Now some, including myself a couple paragraphs ago, are saying that the trade rumors are based on his recent 25 postseason at bats. But maybe, just maybe, this is a matter of enough being enough. I mean, really, we have been hearing for years about how A-Rod does not hit in the clutch or in big games when his team needs him to produce, but in no other season have we heard these trade rumors. I don’t find A-Rod to be a genuine, or even nice, guy. I don’t feel he is a great team player or helps to create a good clubhouse atmosphere. So is it a matter of this being the final straw? I mean for the Yankees, not winning a World Series more or less means that the season was a failure and if the people they have will not get them another ring, then it is just time to cut bait. Is this a smart move for the Yankees, though?

Clearly the Yankees had more issues than just A-Rod this postseason, but A-Rod is probably the least likeable player on the Yankees so there may not be much of an uproar about trading him. Just a run-of-the-mill 24-7 media bonanza until we know what happens to A-Rod and which uniform he will don in 2013. Rodriguez has five years left on his contract and the fact of the matter is, based on what I have been hearing and reading, he is only bound to get a one year, five-million dollar deal. The Yankees are due to pay him 28-million in 2013, and while this will go down each year, they would still be looking to throw 20-million at A-Rod in his age 40 and 41 seasons. If they trade him, they are still going to have to eat a lot of his contract over the next five seasons. Now before his injury he was doing well, so with an off-season of rest he could be back to or close to his normal hitting numbers, so it is a matter of what is the best decision for the Yankees as far as production per dollar goes. Now it is the Yankees, who have money to spend (and spend it they do) but that does not mean they should not make good financial moves. Now I don’t know what they could get or how much of his salary the Yankees will have to end up eating, but throwing away millions of dollars on someone who won’t even be dressing in the pinstripes, just seems a bit foolish to me, even if you have buttloads of cash at your disposal.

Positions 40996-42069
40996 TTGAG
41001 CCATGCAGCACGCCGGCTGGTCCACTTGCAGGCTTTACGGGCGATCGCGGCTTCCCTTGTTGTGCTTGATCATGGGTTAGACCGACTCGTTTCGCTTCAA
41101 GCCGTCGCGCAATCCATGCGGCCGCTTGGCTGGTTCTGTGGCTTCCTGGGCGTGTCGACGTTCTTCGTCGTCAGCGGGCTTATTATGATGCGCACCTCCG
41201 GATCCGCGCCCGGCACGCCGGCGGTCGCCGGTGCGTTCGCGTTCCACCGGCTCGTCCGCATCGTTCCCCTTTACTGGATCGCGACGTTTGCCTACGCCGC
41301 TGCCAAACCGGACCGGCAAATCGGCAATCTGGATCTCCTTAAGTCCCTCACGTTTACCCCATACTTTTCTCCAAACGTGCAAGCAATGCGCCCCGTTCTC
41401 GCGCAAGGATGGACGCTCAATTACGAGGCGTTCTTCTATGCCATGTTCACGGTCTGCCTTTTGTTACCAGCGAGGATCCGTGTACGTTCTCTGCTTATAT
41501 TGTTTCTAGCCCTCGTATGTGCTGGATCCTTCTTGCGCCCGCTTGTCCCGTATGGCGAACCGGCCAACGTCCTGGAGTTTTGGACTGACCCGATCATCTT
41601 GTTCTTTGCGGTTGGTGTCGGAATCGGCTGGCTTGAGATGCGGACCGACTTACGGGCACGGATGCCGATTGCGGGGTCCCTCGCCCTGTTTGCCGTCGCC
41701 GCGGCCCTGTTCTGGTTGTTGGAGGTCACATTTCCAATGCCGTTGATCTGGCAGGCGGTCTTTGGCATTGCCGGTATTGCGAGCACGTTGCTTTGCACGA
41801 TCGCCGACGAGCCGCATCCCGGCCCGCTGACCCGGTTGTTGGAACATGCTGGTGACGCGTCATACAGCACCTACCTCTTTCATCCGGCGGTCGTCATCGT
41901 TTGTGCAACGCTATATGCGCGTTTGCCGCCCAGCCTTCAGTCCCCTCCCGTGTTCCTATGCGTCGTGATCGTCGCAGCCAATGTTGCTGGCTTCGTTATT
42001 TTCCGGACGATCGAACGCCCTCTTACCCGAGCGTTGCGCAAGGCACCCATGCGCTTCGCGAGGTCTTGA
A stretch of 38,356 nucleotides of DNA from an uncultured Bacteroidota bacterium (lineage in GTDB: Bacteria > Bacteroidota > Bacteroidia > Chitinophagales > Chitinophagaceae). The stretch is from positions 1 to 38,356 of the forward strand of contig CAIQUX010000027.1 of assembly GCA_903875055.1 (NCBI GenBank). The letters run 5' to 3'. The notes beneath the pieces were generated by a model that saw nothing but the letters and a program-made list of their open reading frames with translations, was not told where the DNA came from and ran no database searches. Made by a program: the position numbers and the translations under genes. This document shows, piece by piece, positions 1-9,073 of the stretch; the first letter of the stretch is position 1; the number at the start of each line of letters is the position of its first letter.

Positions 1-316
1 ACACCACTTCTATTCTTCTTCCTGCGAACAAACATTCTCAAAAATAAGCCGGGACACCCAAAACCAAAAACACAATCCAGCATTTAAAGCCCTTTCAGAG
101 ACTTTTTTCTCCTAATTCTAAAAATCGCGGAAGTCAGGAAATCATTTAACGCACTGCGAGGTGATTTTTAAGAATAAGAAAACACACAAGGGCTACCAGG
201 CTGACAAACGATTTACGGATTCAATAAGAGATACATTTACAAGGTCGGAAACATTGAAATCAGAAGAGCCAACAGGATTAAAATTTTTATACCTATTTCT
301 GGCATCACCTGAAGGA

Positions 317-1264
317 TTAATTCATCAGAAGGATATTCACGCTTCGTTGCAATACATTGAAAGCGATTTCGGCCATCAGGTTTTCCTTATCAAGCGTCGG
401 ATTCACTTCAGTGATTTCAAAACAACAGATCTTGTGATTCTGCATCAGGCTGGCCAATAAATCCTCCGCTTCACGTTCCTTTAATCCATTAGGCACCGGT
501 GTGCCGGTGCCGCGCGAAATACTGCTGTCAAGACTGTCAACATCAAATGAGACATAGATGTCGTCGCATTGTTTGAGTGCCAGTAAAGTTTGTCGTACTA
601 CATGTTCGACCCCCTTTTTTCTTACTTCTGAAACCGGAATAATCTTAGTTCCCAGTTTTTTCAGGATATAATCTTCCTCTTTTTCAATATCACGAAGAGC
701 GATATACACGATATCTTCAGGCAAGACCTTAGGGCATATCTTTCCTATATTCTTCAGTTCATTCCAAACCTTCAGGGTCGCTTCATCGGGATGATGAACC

Basically if this is based on this postseason, which many people seem to think that it is, it seems like a knee-jerk reaction that may not be the best move for the Yanks. However, if there is more to it, like the postseason body of work in his Yankee career, or his general unlikability, or any other personality clash or what have you, then the Yankees gotta do what the Yankees gotta do. Also, again, just one more time, for the record, I really, utterly, totally, absolutely, genuinely, without equivocation, loathe Alex Rodriguez and am quite enjoying him being thrown under the bus and how much he is getting trashed by everyone around. So, I guess we will just have to wait and see what the Yankees will do.

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Categorized | MLB